In a series of new App Store rules promulgated to developers on Friday, Apple will allow services like Microsoft Xcloud and Google Stadia to exist on the iPad and iPhone — with some caveats and requirements.

As the dispute with Epic Games about app payments continues, Apple has released a revised set of guidelines addressing game streaming, and other outstanding issues. While the new guidelines includes multiple clarifications to issues around advertising, and financial apps, the most significant changes are concerned with games.

“Streaming games are permitted so long as they adhere to all guidelines,” says Apple’s new document, “for example, each game update must be submitted for review, developers must provide appropriate metadata for search, games must use in-app purchase to unlock features or functionality, etc. Of course, there is always the open Internet and web browser apps to reach all users outside of the App Store.”

Apple will not allow the kind of App Store within the App Store that Epic Games wanted. However, it will now allow developers to present a “catalog app… to help users sign up for the service and find the games,” as long as there is an App Store entry for the streamed title, and Apple’s requirements are obeyed.

The “catalog app” must obviously also comply with Apple’s rules, “including offering users the option to pay for a subscription with in-app purchase” and also “use Sign in with Apple.” This catalog also has to link to games and versions of games actually present in the App Store. Developers can’t, for instance, link to external versions of the same game, but they can enable off-app purchase confirmation, like unlock of a downloadable content from an external purchase.

Epic Games ran a

Epic Games ran a “1984” style parody ad against Apple

Specifically, developers with game streaming services can have an over-arching app to handle log-in data for cross-platform compatibility, managing those downloadable content packs, and the like. Individual games must have individual entries in the App Store. When we asked for clarification on what that meant, Apple was clear that what each App Store entry or bundle contains, be it native iOS game executables or streaming frameworks for services like Microsoft Xcloud or Google Stadia, is left to the developer.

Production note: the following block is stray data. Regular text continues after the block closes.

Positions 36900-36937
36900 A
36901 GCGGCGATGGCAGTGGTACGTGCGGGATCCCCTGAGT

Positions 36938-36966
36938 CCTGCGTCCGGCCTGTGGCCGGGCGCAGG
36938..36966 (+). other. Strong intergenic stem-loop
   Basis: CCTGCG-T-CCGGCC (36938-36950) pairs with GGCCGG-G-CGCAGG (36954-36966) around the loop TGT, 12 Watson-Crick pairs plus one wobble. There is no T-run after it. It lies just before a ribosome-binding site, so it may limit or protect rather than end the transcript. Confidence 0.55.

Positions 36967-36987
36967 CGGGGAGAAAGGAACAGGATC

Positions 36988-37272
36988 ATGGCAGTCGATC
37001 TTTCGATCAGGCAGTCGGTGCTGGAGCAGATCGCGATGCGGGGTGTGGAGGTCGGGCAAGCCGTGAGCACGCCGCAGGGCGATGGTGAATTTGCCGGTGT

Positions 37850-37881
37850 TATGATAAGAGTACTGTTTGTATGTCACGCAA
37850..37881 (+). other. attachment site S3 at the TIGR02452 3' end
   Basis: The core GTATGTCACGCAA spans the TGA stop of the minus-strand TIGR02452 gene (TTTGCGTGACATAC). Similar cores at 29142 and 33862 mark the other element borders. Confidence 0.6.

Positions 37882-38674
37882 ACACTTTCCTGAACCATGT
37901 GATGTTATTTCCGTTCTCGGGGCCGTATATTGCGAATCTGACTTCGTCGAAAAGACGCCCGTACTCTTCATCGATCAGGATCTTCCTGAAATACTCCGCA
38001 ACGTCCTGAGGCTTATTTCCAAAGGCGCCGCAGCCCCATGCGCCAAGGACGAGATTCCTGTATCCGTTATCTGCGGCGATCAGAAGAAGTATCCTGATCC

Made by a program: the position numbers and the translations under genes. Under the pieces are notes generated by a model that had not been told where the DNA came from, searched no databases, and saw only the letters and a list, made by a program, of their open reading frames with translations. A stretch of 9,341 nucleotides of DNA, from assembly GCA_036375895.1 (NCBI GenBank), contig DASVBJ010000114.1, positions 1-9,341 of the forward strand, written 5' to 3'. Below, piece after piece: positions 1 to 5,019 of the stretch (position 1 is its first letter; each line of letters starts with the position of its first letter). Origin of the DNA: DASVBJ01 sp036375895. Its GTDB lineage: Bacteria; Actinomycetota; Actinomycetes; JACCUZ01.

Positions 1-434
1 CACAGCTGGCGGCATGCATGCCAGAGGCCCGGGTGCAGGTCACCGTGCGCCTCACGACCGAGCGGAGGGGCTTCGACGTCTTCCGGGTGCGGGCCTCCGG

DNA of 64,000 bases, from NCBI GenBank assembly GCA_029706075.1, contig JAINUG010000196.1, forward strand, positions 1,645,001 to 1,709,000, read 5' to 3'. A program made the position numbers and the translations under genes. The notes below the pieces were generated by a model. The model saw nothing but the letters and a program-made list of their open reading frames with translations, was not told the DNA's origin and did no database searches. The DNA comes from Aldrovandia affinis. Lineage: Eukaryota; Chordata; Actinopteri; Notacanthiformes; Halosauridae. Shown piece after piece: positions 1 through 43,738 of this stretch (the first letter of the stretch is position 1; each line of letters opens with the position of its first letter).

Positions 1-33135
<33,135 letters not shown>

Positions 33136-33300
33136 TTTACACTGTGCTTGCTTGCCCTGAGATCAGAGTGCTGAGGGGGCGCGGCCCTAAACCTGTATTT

Apple’s rules regarding payments and fees are not changing. However, the company has added more detail regarding when in-app purchasing must, or must not, be used.

“Consumer, single user, or family sales must use in-app purchase,” says Apple. If you’re selling “person to person experiences,” such as tutors with their individual students, then “you may use purchase methods other than in-app purchase to collect those payments.”

“For apps that are already on the App Store, bug fixes will no longer be delayed over guideline violations except for those related to legal issues,” says Apple. “If your app has been rejected, and qualifies for this process, please use the Resolution Center to communicate directly with the App Review team indicating that you would like to take advantage of this process and plan to address the issue in your next submission.”

There are now rules for how developers can use the new App Clips

There are now rules for how developers can use the new App Clips

Apple is being more stringent on the descriptions of apps that developers submit. “All new features, functionality, and product changes must be described with specificity in the Notes for Review section of App Store Connect (generic descriptions will be rejected) and accessible for review,” it says.

This suggests that if a unannounced feature is found within an app, that alone will be grounds for rejection. In a related section, Apple has also provided what it calls a clarification, which without naming Epic Games, does address part of the dispute with that company. “Don’t include any hidden, dormant, or undocumented features in your app,” it warns. “[Your] app’s functionality should be clear to end users and App Review.”



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